• Who’s driving the LRT?
Meet Peter Dornan, 58, an experienced OC Transpo bus driver who will be one of 50 rail operators driving the trains this fall. Matt Harrison talked with Dornan about the challenges he’ll be facing — and what’s going on inside that cab
Who’s “driving”? It’s similar in some respects to driving a bus, because you’re still aware of your surroundings and ready to react to what’s going on around you. But with the automatic mode, there’s much more computerization, so the responsibility is taken from me until I see something that requires me to act. There might be any possible problems ahead of me — issues with the track, overhead lines, trespassers, animals ...
What else might happen — jumpers? I’m being trained for all kinds of scenarios ... At some point in your career, the possibility exists that this will happen. I think there’s not much you can do if someone is determined to do that. We have to be aware at all times that this possibility exists and, if possible, stop the train before it happens. At this point in the training, it’s more about how we, as human beings, deal with it. I’m not any more anxious about this possibility than when I was driving a bus for 36 years.
Is access to the driver restricted? The doors [to the cab where the driver sits] will be locked at all times when in operation. There will be instances when I will have to leave the cab — for example, if there is a problem with a door or if there’s an issue on the track — but anytime I have to get out of the cab, I need to contact headquarters. I have to ask them for permission to leave and explain why it’s necessary — this includes needing to go to the washroom!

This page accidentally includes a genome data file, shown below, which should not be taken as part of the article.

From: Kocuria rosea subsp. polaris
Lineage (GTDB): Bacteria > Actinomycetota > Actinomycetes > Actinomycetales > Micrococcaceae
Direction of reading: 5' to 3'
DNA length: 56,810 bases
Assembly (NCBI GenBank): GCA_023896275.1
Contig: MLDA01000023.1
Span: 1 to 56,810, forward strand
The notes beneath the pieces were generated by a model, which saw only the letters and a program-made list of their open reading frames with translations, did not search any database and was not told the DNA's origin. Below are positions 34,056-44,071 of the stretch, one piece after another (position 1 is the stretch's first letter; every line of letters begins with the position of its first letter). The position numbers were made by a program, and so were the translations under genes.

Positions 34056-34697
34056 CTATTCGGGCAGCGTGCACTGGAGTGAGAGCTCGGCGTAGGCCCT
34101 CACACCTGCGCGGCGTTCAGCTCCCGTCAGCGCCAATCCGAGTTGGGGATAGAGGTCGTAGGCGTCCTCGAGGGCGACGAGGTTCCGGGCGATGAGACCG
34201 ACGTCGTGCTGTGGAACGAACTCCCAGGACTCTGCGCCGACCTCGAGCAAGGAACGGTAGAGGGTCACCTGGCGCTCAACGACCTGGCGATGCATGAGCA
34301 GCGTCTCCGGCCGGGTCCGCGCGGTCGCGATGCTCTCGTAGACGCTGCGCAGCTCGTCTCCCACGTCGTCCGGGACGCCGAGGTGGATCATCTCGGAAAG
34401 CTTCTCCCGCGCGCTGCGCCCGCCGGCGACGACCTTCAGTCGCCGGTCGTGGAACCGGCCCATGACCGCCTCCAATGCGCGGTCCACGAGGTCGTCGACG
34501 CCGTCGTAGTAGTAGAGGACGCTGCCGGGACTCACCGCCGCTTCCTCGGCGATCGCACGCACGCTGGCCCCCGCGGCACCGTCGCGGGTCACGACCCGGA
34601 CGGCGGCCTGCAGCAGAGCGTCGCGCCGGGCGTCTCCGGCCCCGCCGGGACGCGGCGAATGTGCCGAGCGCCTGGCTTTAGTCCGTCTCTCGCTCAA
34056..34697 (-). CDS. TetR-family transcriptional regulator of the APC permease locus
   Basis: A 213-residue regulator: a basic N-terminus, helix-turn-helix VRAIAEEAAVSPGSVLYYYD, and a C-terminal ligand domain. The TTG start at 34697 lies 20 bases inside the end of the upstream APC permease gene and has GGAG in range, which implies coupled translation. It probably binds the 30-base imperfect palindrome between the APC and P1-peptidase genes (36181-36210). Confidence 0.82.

What about disputes, harassment, and medical emergencies? There’s the passenger intercom [located throughout each train car], and if someone alerts me to a situation using this, I then radio control and OC Transpo has special constables who attend to that.
What can you do (or not do) while driving? Just like a bus, you have to be alert at all times. You can’t be using any phones, radios, etc. When you’re in the cab, your focus is on the train’s movement and the safety of the passengers.
What kinds of weather could shut down the train? There’s no weather condition that I’m aware of where we’d stop the train.
What will you (or won’t you) miss about driving a bus? I thought I was going to miss the interaction with passengers, but I must admit, at the moment, I’m just loving this. What I won’t miss about driving a bus is all the fare issues. By the time people get onto my train, all the fare issues — the biggest bane of the bus driver’s life — have already been taken care of.
Driver’s seat Dornan sits in a training simulator, which includes a mock-up of the seating area. The simulator lets him become familiar with the cockpit, driving underground, and where passengers will be situated